1.5. Examples of good practice
There is no ‘typical’ migrant and refugee. To conclude this chapter, consider some people who made their way to Europe for a new life.
Bombay-born Sir Anish Kapoor, 61, came to Britain in 1973 to study art and design. He is, perhaps, best known as the designer of London 2012’s Olympic tower – The Orbit. He and Chinese artist Ai Weiwei criticised the “lack of humanity” in Europe’s response to the refugee crisis today, during a “walk of sympathy and empathy” through London.
Hussein Ismail travelled as a refugee to Germany in 1979 from Iraq. He was a martial artist in Baghdad and continued to box in Germany. Ever since he started boxing he planned to open his own boxing club, gaining his coaching licence in Göttingen. In 1993 Hussein finally founded his own club, naming it BC Hanseat. Now, as a part of the project ‘Durchboxen und ankommen’, Hussein offers free boxing training to refugees and locals three times a week in his gym in Hamburg. He aims to instil values such as respect and fair play to his students through sport. In BC Hanseat everyone is welcome, including people who cannot afford to pay membership fees.
Olympic swimmer Yusra Mardini was born in Syria and fled across the Mediterranean. She now lives in Berlin, Germany. During her dangerous journey to Europe, Yusra risked her life when she and her sister Sara jumped from a sinking boat into the Aegean Sea and helped push it and some 18 desperate passengers to safety. In 2017, Mardini was appointed a UNHCR Goodwill Ambassador.
Mursal Ismail, a 35-year-old born in Somalia, migrated to Sweden in 2002. Now he is a captain of the Somalian National Bandy Team. Bandy is a version of ice hockey played in a football pitch-sized rink with a ball. The Somali team was created in the city of Borlänge, where there are 3,000 Somali refugees. For Somali players, the game was “something to do in the winter” even though none of them, including team captain Mursal, knew how to skate. Yet since 2014, the team has competed in the sport’s World Championships. Mursal says that playing bandy on an international level is an important way of showing that the team are contributing to their home country.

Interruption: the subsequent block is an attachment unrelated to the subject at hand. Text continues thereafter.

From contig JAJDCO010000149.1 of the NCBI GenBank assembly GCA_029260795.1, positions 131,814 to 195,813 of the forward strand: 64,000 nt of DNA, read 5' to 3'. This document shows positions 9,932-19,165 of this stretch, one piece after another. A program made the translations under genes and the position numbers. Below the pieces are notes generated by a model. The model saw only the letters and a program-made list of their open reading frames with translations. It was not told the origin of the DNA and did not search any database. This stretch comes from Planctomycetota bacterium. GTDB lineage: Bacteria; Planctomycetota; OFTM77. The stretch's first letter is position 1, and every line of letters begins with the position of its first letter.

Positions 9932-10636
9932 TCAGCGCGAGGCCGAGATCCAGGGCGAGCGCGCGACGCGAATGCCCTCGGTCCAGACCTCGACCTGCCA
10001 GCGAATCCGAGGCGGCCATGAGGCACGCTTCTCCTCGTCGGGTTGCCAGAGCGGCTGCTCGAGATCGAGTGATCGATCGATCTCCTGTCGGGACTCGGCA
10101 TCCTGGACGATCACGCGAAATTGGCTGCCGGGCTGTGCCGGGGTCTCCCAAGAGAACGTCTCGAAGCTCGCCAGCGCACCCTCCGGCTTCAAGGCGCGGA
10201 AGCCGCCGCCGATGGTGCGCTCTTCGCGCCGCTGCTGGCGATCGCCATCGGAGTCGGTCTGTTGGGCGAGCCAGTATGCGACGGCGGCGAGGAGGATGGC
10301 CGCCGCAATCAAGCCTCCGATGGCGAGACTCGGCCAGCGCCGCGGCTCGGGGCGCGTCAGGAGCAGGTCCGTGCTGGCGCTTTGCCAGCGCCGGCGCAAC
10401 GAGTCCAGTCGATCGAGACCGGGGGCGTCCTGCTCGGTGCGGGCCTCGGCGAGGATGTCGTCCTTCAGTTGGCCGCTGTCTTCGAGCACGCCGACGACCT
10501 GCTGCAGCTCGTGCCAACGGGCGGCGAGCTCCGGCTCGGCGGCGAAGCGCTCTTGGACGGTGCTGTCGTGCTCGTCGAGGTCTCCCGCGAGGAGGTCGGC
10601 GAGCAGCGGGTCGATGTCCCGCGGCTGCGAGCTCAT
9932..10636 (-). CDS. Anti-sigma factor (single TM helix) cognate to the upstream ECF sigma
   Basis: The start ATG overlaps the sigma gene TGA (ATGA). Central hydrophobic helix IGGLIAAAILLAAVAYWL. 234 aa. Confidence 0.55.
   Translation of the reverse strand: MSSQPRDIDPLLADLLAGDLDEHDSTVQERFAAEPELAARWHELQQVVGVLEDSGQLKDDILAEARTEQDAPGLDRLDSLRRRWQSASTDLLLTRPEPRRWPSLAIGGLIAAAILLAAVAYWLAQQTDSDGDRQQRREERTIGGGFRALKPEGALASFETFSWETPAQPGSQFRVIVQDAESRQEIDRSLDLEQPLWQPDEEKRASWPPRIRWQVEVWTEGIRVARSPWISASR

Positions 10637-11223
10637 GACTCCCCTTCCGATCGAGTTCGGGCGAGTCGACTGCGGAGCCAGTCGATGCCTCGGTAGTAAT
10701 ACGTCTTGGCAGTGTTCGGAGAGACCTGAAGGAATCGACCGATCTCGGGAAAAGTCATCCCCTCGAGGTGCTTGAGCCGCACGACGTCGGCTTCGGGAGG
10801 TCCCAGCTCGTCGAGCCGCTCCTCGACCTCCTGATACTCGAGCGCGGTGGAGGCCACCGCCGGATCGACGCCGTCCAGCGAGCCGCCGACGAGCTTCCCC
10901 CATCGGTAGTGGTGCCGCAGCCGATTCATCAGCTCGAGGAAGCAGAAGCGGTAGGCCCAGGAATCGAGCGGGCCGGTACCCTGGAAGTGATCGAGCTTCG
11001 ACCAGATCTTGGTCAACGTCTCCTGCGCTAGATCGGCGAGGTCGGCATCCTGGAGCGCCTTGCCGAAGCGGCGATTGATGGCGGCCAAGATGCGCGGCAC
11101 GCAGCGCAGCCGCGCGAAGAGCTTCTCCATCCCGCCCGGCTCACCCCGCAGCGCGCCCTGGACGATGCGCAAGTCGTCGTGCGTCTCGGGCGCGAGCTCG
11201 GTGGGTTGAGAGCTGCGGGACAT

In 1992, Sejfuddin Dizdarević came to Germany in a truck from Zenica, Bosnia and Herzegovina. At 15 years of age he escaped from the raging Yugoslavian war and settled in the German city of Düsseldorf. Amidst the 2015 humanitarian crisis, Sejfuddin felt the need, as a former refugee himself, to help other refugees coming to Germany. He organised action at a main train station in Düsseldorf where he and 200 other people welcomed arrivals with food, drinks and clothes. Sejfuddin also gives free courses in the German language, and since he is a marathon runner, organizes crowd-funding campaigns for his half marathon and marathon races.
Mirna Jukic was born in 1986 in Yugoslavia (Novi Sad) and moved with her family to Austria in 1999, where she was made a citizen a year later. Her impressive career lasted eight years. She won two silver and two bronze World Championship medals, one bronze at the Beijing Olympics and five gold, five silver and three bronze medals at European championships – all for her adopted country. Her success saw her become a three-time winner of the Female Austrian Sports Star of the Year. Following her sports career, Mirna remains in Vienna where, alongside her humanitarian work, she appears regularly for Austrian television channel ORF.